This is a great story. If you’ve ever been to the Fairbanks Museum, you know there are many, many natural specimens preserved through taxidermy. There’s the famous Nova Scotia Moose, the ever majestic Bison, the 5000+ birds from around the world, the wonderful collection of Bears from Polar to Kodiak, and so many Vermont wildlife creatures from big to tiny there’s too many to count!
When it comes to maintaining their preservation, we can be pretty strict. The chemicals used in the taxidermy process are still there and the lights are all low within the building to prevent long term light damage. So it should go without saying, there’s also no eating or drinking out on the main floor either.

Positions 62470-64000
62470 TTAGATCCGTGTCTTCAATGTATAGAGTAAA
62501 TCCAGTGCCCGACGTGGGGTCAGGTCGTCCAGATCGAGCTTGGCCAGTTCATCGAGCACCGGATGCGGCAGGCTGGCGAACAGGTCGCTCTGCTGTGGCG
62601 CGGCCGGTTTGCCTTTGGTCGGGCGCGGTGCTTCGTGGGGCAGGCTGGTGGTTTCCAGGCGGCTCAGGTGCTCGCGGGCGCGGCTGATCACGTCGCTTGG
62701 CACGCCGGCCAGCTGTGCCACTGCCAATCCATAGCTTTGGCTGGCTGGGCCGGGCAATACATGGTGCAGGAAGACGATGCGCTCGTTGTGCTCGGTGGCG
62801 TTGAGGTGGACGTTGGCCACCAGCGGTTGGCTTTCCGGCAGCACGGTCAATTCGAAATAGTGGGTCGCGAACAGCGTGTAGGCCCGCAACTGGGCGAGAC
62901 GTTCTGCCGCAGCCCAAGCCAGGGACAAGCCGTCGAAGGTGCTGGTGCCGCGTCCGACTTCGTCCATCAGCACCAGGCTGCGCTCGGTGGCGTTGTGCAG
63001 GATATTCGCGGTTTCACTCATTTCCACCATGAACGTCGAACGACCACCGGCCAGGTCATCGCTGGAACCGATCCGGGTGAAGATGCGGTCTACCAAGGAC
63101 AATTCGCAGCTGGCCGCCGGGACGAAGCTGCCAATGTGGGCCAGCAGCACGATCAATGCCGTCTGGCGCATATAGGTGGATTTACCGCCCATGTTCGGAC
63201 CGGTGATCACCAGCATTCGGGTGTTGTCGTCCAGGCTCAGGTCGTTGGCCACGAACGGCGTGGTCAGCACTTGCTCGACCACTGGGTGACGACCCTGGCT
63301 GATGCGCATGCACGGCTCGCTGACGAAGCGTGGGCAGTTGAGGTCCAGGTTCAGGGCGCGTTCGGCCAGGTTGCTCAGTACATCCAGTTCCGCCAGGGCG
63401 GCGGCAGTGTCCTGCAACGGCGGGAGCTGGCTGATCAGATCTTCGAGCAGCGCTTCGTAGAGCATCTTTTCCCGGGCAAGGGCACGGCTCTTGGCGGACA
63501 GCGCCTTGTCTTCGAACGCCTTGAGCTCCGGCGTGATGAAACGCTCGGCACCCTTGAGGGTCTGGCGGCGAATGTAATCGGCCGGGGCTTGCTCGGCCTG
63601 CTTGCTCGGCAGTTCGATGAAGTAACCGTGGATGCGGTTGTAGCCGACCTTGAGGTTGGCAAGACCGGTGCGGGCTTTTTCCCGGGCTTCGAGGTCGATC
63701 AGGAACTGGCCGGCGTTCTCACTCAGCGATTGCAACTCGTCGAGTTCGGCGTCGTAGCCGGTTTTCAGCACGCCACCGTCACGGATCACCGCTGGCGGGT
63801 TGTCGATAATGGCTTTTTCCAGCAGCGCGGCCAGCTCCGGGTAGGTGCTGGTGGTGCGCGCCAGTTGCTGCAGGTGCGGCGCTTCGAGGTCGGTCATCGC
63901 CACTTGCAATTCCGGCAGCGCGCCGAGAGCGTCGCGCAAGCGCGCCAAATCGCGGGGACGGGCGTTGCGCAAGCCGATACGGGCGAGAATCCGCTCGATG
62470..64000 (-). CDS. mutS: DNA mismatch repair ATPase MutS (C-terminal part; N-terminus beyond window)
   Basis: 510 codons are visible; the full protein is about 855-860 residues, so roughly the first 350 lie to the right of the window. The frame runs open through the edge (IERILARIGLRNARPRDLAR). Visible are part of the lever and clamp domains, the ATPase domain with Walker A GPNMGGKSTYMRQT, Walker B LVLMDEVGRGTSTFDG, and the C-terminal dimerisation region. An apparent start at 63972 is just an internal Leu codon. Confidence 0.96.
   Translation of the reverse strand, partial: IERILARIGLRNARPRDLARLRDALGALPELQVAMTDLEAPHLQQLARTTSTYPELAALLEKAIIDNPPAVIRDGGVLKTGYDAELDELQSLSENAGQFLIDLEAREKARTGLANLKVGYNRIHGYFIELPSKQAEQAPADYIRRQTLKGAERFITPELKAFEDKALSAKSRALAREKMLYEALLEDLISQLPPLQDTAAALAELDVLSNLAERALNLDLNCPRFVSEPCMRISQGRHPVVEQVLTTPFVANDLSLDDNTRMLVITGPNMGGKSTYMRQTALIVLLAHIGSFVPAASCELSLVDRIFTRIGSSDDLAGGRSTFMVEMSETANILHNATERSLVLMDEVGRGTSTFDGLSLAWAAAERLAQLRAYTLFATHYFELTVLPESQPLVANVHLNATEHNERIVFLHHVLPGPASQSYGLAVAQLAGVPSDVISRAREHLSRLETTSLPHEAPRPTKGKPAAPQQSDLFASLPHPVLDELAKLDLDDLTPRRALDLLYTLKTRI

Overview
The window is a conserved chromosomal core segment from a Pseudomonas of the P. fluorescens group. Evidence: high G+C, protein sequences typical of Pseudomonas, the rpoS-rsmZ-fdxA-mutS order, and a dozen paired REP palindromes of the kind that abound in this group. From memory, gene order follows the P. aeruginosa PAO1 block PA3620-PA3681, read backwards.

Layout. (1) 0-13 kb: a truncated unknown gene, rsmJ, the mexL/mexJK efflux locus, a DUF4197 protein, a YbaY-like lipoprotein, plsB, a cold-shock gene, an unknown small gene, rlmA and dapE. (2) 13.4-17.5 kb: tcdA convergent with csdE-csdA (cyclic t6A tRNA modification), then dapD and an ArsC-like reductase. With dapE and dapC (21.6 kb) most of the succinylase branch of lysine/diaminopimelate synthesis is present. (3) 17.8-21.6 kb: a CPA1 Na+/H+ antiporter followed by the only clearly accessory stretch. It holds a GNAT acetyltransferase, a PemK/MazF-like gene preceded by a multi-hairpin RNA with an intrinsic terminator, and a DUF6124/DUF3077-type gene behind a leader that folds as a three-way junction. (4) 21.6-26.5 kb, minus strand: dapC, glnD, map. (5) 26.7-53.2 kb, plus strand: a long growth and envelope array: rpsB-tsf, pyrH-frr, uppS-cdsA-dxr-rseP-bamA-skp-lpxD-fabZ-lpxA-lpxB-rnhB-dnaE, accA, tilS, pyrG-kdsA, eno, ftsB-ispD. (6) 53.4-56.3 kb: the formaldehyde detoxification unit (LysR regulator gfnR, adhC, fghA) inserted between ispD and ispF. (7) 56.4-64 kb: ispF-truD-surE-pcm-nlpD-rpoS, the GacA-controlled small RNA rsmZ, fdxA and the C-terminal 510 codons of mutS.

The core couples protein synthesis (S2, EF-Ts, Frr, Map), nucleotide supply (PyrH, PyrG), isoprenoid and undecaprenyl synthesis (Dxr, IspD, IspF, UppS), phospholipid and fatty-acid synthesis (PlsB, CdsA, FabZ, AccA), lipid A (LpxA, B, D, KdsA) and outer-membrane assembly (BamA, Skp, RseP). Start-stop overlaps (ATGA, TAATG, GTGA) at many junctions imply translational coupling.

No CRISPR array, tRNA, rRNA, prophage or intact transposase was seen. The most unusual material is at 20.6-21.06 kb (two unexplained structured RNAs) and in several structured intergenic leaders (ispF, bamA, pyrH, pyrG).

Introducing, Junior the Parrot, the bird who lived inside the Fairbanks Museum!
“Mexican Double Yellow Head Parrot named Junior – – –
Lived at the Museum from 1966 until his death in 1974.”
That’s right! Can you imagine, an adorable friendly parrot flying around, occasionally pooping on the exhibits? We’ve had the occasional bats, squirrels, mice, and random confused bird, but a parrot soaring from the railing of the balcony? I can only imagine the horror our current Collections Manager would express if he was present during that time, even spiders are on his not-allowed list!
I hope you enjoy the snapshots of Junior, which were taken by myself when the Collections Manager was sprucing him up for a new spot within an exhibit. Junior the Parrot is property of Fairbanks Museum.